Just the one analytic so far, but it’s a start. Now that we know the Tigers have sabermetric analysts and those analysts convey strategic input to the coaching staff, it’s fair to inquire into the quality of that input. As it turned out with respect to the above example, Candelario only hit leadoff for two games, and while he performed well (four hits, including a double and home run, and two strikeouts in eight plate appearances), it did not seem to be a part of Gardenhire’s long-term plan. Very likely coincidentally, the team lost both of those games, and Gardenhire moved Candelario back to fifth, where he’s hit for most of the season, for the next game, a win. As Lindbergh and Miller’s The Only Rule Is It Has To Work reminds, it’s one thing to develop sabermetrically informed strategies and another to implement them with coaches and players. (And, as beat writer Evan Woodbery pointed out in the article quoting Gardenhire, Detroit didn’t have many good options for the leadoff position anyway.)

More recently, Tigers observers and fans have cited with excitement a data point on defensive shifts an FSD producer pointed out over the weekend as more good evidence in this area, even suggesting that the team was becoming a leader (first place!) in the realm of new analytics-based strategy:

The irony of the timing of this was that it came as lead Baseball Prospectus writer Russell Carleton was in the process of dismantling the notion of the shift as a useful defensive strategy.  Continue reading

RKB: A Second Look at MLB Pitcher Casey Mize

The week of August 16 was as exciting a stretch of days as fans of the Detroit Tigers have had in a couple years. After sleepwalking through an aimless rebuilding process with lows as low as those of Houston’s famous tank job but without the Astros’ supercharged turnaround to competitive status, concern was growing that the organization might be starting to feel a little too comfortable in the increasingly populated sub-mediocre wilderness. Yet, to fans’ surprise and pleasure, General Manager Al Avila treated everyone to a one-two-three punch of debuts, allowing everyone an up-close look of the future of Detroit baseball. On Monday, Isaac Paredes, whom the Tigers received from the Chicago Cubs along with Jeimer Candelario in the trade for Alex Avila and Justin Wilson, started at third base following Candelario’s move to first after the injury to C.J. Cron. On Tuesday, left-handed pitcher Tarik Skubal, the Tigers’ ninth-round pick out of Seattle University in the 2018 draft, got the start. And on Wednesday, right-handed pitcher Casey Mize, the first overall pick in that same 2018 draft, had his turn.  Continue reading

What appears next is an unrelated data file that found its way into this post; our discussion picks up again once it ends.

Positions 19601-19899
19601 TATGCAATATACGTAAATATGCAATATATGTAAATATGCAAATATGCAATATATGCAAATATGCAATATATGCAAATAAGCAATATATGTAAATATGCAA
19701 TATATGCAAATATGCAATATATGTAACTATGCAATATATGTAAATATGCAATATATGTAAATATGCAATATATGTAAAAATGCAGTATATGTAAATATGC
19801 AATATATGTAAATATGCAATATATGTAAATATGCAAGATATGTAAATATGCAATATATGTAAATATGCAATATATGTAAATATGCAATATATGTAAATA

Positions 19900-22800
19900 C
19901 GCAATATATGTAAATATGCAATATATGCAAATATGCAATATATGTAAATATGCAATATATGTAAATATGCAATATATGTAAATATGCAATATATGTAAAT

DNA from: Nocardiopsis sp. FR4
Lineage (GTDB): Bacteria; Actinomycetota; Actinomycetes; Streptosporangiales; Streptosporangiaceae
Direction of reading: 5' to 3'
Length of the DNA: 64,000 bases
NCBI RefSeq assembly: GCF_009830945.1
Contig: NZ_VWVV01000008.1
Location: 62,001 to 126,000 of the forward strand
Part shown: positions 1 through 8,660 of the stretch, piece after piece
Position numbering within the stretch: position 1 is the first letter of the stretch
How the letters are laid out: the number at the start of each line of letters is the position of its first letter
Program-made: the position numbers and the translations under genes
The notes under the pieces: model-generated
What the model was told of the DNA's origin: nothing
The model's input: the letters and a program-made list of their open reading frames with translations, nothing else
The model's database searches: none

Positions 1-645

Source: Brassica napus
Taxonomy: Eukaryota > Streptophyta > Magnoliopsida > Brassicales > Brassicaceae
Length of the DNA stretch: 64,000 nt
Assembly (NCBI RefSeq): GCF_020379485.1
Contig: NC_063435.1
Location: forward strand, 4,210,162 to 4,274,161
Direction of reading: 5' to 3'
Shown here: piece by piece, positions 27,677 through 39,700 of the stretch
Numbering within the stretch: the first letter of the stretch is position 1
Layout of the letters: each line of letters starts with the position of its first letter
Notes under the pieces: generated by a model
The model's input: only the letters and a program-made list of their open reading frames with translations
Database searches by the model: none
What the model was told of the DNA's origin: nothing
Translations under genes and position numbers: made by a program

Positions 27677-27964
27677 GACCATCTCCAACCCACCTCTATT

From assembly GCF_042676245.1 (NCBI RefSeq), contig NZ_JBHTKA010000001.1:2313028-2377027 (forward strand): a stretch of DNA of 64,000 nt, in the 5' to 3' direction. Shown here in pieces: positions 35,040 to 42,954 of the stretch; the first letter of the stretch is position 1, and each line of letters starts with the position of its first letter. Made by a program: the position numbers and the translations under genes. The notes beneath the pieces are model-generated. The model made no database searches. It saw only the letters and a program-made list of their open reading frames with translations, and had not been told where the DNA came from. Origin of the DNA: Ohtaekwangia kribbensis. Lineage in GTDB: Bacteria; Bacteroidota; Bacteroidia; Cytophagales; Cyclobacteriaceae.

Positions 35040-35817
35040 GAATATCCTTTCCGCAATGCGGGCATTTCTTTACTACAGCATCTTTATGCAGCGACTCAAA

RKB: 2020 is the Season: Turn, Turn, Turnbull

Thoughts on Detroit Tigers prospect Spencer Turnbull - Minor ...

I can’t believe I burned that headline on what’s going to be such a modest batch of information, but I can believe that Spencer Turnbull has found his way to the top of the Detroit Tigers rotation this year. I don’t think any serious baseball fan still thinks about pitcher wins and losses anymore, but Turnbull obviously was much better than his 3-17 “record” in 2019. 

The exciting news is that he’s been even better than expected so far in 2020. With a 2.78 ERA/2.85 FIP, he’s the best Detroit pitcher by fWAR (0.7) and bWAR (0.6).

MLive Tigers beat reporter Evan Woodbery noted this morning that Turnbull’s likely to regress as the season proceeds, and he’s right: there are some signs pointing in that direction. Woodbery points to SIERA, an ERA estimator, which sees Turnbull as about two runs worse than his current ERA. To that I would add Turnbull’s .283 batting average on balls in play, which is about fifty points lower than his 2019 BABIP and seems likely to increase. His DRA, 3.56, also pegs him as a little worse than his ERA and FIP suggest, though still clearly the best among the current rotation.

There also are signs these good results might stick, though. Here’s a FanGraphs/RotoGraphs report from yesterday, which highlights Turnbull alongside Trevor Bauer as two pitchers who have produced significantly increased movement on one of their featured pitches. For Turnbull, it’s his slider, which has been his main out pitch:

Last year Turnbull’s main strikeout pitch was his slider which had a 15.3 SwStr%. That isn’t the greatest number to have as your main swing and miss pitch. He already has a really good four-seam fastball so pairing it with a true swing and miss pitch was the key to Turnbull having a better 2020 season. So far this season Turnbull’s slider has a 26.5 SwStr%. It also has a higher O-Swing%, better wOBA against, and better ISO against. But again, small sample size so we have to look deeper to make sure this is indeed legit.